6/8/2005: B1: Voters went to the polls Tuesday to vote on tax measures in Mendocino and Sonoma counties. In Sonoma County, Gloria Pirak, an inspector for the polling place at the Community Church of Sebastopol, on Tuesday drops a voter's ballot into a ballot box as residents of the West Coutny Union High School District voted on a shool parcel tax.PC: At the Community Church of Sebastopol, Tuesday June 7, 2005, Gloria Pirak, an inspector for polling place 7517, drops an absentee ballot in to a ballot box, dropped off by a registered voter. The vote was to decide the fate of a school parcel tax for Analy and El Molino High School, which belong in the West Sonoma County Union High School District. The measure, if passed, would add $26 to the parcel tax.

RETSINAS: Have you received that 'I voted' e-sticker yet?

A couple of weeks ago, we asked readers to tell us why you vote. The question was not which candidate or party you support, but in general, what motivates you to go to the polls on Election Day or vote by mail?

It was an exercise inspired by a cynical sentiment that arises each campaign season. It's voiced by many in cyberspace, and the sense among some people is that campaigns have gotten too nasty, elections too expensive and the whole process is a mess. So, when we asked Sonoma County residents to weigh in on why they are voting — and posted their responses on — there was plenty of the predictable vitriol and mudslinging. But mixed among the mire were some genuine notes from people appreciative of the right to vote, proud of the opportunity to do so, swept up in the democratic process and so on.

But it was hard to get too many people to talk about why they are voting.

Well, Election Day is here, and there's a slightly different phenomenon happening this year as people take to the Internet not to say why they vote but to proclaim that they have voted.

Those little "I Voted" stickers have now gone virtual. They are available for download and can be added to all the various social media applications, one of the surest signs that our election process has changed. For example, when you leave the polling place, if you're a user of the location-based Foursquare service, you'll be able to check in and get an official "I Voted" badge.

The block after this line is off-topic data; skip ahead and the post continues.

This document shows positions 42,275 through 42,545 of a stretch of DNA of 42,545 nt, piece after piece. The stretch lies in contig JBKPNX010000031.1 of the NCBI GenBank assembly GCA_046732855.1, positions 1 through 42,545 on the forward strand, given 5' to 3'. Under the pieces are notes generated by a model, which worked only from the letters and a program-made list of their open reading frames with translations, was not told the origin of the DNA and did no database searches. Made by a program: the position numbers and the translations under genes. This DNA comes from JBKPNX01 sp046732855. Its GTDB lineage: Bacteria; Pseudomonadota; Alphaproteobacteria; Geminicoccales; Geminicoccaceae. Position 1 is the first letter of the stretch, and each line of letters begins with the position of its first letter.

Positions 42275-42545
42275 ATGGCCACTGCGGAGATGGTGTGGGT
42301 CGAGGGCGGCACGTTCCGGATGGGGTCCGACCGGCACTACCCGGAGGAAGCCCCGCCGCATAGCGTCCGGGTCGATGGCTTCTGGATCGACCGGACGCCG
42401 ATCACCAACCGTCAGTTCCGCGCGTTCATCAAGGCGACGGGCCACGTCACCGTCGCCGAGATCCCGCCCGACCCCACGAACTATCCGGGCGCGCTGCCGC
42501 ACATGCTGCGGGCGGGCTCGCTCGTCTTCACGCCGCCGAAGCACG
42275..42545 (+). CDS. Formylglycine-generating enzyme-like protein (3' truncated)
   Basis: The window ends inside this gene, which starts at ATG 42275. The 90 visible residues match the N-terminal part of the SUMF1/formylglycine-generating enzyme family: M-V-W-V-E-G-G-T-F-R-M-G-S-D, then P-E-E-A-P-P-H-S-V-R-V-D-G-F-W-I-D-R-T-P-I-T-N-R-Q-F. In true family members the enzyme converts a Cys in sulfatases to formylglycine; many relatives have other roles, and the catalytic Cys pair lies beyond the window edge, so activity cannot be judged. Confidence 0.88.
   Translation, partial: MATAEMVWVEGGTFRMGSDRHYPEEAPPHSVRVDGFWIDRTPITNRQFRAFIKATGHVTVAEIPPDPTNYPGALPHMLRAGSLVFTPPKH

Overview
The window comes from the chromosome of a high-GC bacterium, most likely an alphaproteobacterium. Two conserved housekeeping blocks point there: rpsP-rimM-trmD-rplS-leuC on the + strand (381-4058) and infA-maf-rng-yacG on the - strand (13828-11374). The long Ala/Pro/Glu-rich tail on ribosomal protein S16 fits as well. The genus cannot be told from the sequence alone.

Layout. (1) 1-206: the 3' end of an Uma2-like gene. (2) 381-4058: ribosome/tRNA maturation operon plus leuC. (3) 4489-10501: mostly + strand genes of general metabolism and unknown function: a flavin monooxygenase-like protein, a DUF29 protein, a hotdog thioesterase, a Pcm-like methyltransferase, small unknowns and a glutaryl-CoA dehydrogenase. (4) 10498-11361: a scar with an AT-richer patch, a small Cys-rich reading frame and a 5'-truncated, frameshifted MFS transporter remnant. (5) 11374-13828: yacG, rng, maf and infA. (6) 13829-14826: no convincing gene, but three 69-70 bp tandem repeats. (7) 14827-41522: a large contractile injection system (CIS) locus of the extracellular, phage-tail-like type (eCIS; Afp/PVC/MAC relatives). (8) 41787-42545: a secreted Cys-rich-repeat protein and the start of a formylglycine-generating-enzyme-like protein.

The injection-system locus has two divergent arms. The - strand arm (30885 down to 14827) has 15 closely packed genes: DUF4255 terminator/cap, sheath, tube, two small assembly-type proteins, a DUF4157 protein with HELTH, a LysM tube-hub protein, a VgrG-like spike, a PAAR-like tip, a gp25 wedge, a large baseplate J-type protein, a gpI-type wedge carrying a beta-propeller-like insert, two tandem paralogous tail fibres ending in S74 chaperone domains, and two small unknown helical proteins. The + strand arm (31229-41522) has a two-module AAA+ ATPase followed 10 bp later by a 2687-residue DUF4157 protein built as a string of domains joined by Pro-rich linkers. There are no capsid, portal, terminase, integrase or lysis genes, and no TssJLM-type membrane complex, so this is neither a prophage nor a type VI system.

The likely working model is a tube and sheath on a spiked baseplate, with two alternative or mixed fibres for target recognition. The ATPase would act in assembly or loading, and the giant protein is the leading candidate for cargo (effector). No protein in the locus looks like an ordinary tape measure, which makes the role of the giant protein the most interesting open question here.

We may all still use ballots, whether through the mail or at a precinct station staffed by kind-hearted civic-minded local residents, but many of us will be trumpeting our voting prowess through our Facebook or Twitter accounts. And most campaigns now are urging their supporters to let all or their friends know that they've voted, which can, of course, be accomplished not just through email or texting but social media, too.

Already, Twitter feeds are filling up with photos of ballots being mailed in or other signs of democracy.

This is the second presidential election where social media has been so thoroughly in the mainstream of American life, but one could argue that the explosive growth just in the past few years has elevated the role of social networking to unprecedented levels. Facebook now has 1 billion users, 10 times the amount it had four years ago, and Twitter, with its 500 million users, is 100 times larger than it was in 2008. According to the company, more than 400 million tweets are sent every day. How many will be election-related? Impossible to say, but today, it will seem like most of them are.

So while turnout is expected to be as high as 85 percent in places such as Sonoma County, only about 55-60 percent of the eligible voters in the United States will actually vote. But if you're hanging out on social media on Election Day, you may not get much explanation as to why your friends are voting, but it will probably seem like everyone has cast a ballot. Go join them.

Greg Retsinas is digital director of The Press Democrat. Email him at

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